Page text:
Ride-sharing firms, such as Uber, Lyft and Sidecar, provide smartphone applications that connect people who need rides with drivers of personal, non-commercial vehicles. Such firms, categorized as Transportation Network Companies (TNCs) by the California Public Utilities Commission (CPUC), are growing in popularity as a more convenient, sometimes more affordable, alternative to traditional taxis. However, a deadly New Year’s Eve accident has brought glaring insurance gaps to light, which could create a major setback for the burgeoning TNC industry.
CPUC’s Insurance Requirements
In September 2013, the CPUC determined that TNCs are subject to CPUC jurisdiction and established rules and regulations for TNCs, including an insurance requirement that provides the following:
“TNCs must hold a commercial liability insurance policy that is more stringent than the CPUC’s current requirement for limousines, requiring a minimum of $1 million per-incident coverage for incidents involving TNC vehicles and drivers in transit to or during a TNC trip, regardless of whether personal insurance allows for coverage…” (Emphasis added).
In establishing this insurance requirement, Mark J. Ferron, Commissioner of the CPUC, stated, “We have specified our expectations for the attributes of insurance. Now the insurance market will determine the best approach to ensure that there is coverage for passengers, drivers, and third-parties at all times while these vehicles are operating on a commercial basis.” However, determining exactly when the TNC vehicles and drivers are covered by the $1-million policy could end up being settled by the California judicial system, not the insurance market, as the CPUC’s TNC insurance requirement is vague as written.
Liu v. Uber Technologies (CGC14536979, California Superior Court, San Francisco)
On New Year’s Eve 2013, an Uber driver struck and killed 6-year-old Sofia Liu who was crossing a San Francisco street with her family. Because the driver was not carrying any passengers at the time, Uber claims the driver was not covered by Uber’s insurance policy. On January 1, 2014, Uber released a statement in which it acknowledged the driver was “a partner of Uber,” but stated the accident “did not involve a vehicle or provider doing a trip on the Uber system.”
The Liu family filed a lawsuit against Uber on February 21, 2014, alleging wrongful death and negligence. The Liu family contends the driver, Syed Muzaffar, was logged into the Uber network when the accident occurred. Mr. Muzaffar had previously picked up a passenger, and evidence suggests he was waiting to be contacted by another passenger when he turned into an intersection and struck Sofia and her family as they were walking in the crosswalk.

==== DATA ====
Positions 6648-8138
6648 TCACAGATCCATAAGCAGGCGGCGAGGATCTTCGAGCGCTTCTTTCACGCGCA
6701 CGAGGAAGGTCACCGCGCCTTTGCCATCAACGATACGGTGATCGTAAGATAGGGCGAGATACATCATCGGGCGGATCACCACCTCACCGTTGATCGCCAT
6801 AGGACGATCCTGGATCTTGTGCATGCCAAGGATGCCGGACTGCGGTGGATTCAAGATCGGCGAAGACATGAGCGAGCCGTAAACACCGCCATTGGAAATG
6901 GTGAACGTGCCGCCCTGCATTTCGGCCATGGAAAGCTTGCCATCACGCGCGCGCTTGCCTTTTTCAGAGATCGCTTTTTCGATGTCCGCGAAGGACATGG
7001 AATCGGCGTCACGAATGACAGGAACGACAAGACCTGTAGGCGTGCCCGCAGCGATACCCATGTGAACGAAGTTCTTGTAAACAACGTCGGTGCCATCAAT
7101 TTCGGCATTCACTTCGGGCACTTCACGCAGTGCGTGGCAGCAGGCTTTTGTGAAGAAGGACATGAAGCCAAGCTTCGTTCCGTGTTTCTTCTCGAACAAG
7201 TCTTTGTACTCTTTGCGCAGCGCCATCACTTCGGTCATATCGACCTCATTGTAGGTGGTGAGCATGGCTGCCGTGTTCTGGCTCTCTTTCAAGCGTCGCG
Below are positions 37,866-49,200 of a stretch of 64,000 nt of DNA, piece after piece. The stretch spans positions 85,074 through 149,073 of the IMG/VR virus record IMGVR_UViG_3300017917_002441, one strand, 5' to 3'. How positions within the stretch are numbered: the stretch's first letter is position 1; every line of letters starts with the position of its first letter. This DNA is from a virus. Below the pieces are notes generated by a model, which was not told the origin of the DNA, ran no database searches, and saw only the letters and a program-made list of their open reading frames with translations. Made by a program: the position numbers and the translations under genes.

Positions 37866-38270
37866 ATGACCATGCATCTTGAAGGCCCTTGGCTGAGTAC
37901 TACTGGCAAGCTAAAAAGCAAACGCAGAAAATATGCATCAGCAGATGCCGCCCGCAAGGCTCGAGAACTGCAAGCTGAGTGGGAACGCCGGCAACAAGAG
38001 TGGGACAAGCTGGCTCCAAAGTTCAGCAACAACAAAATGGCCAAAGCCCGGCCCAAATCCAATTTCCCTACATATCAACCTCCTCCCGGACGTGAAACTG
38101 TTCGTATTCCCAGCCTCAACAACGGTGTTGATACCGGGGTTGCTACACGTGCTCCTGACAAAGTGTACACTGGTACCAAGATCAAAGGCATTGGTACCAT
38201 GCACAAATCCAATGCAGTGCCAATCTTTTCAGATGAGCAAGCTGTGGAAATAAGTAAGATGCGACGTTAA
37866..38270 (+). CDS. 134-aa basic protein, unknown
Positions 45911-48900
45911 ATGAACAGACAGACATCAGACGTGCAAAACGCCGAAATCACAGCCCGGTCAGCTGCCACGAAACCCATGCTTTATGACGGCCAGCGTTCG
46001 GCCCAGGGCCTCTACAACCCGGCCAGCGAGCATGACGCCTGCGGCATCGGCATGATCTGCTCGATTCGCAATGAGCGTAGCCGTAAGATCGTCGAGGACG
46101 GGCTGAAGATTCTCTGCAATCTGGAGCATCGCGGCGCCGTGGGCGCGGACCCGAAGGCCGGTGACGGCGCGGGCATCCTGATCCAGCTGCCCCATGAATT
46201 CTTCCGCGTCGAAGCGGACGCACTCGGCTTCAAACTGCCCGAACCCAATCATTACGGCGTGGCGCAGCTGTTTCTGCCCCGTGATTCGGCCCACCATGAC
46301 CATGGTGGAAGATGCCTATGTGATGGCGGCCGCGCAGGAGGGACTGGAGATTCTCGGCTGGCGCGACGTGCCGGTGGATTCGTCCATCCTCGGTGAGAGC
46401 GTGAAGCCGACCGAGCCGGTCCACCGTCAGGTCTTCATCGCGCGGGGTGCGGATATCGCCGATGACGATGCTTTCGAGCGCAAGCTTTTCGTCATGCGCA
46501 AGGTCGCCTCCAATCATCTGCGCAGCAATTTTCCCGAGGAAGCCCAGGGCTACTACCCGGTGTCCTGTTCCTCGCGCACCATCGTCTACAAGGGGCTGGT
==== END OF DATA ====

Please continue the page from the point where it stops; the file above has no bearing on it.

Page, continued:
The disputed facts of this case highlight the flaws of the CPUC’s TNC insurance requirement, which leaves application of the required $1 million per-incident coverage open for debate. Until regulation catches up, similar cases are sure to arise, presenting a common question: Who pays when something goes wrong?
Representatives of Uber, Lyft, and Sidecar all claim they comply with the CPUC insurance requirements. Uber, valued at $3.5 billion, has long insisted the insurance it provides its drivers is sufficient to cover accidents. The California Department of Insurance is unconvinced, however, and recently posted a notice to TNC drivers, warning them of potential gaps in their insurance, stating:
“While TNCs are required to maintain $1 million in liability insurance, TNCs are not required to have medical payments coverage, comprehensive, collision, uninsured/underinsured motorist (UM/UIM) coverage or other optional coverages.”
Consequently, a TNC’s liability policy does not have to provide coverage for bodily injury to the TNC driver, damages to the TNC driver’s vehicle, or bodily injury or physical damage caused by an uninsured or underinsured motorist.
The Department of Insurance further warned TNC drivers of potential coverage gaps in their own personal auto policy. Most standard personal auto policies contain exclusions for livery. Thus, insurance companies might deny coverage to TNC drivers. The Department of Insurance suggests that TNC drivers consider purchasing a commercial policy, which covers medical payments, comprehensive, collision, and UM/UIM. TNC drivers will no doubt be reluctant to follow such advice, as commercial coverage can be as much as 10 times more expensive than personal auto policies.
Under the current system, TNC drivers without a commercial policy, like Mr. Muzzafar, could potentially be left holding the bag when an accident occurs.
As the startup TNC industry has thrived, regulation has lagged, leaving individuals bearing the risk. Accidents such as the Liu case will no doubt force change, which could present itself in the form of either insurance regulation or the end of the ride-sharing industry.
ABOUT THE AUTHOR: Morgan Van Buren is an associate at Tyson & Mendes LLP. He specializes in personal injury and high net worth insurance issues. Contact Morgan at 858.263.4107 or email@example.com.
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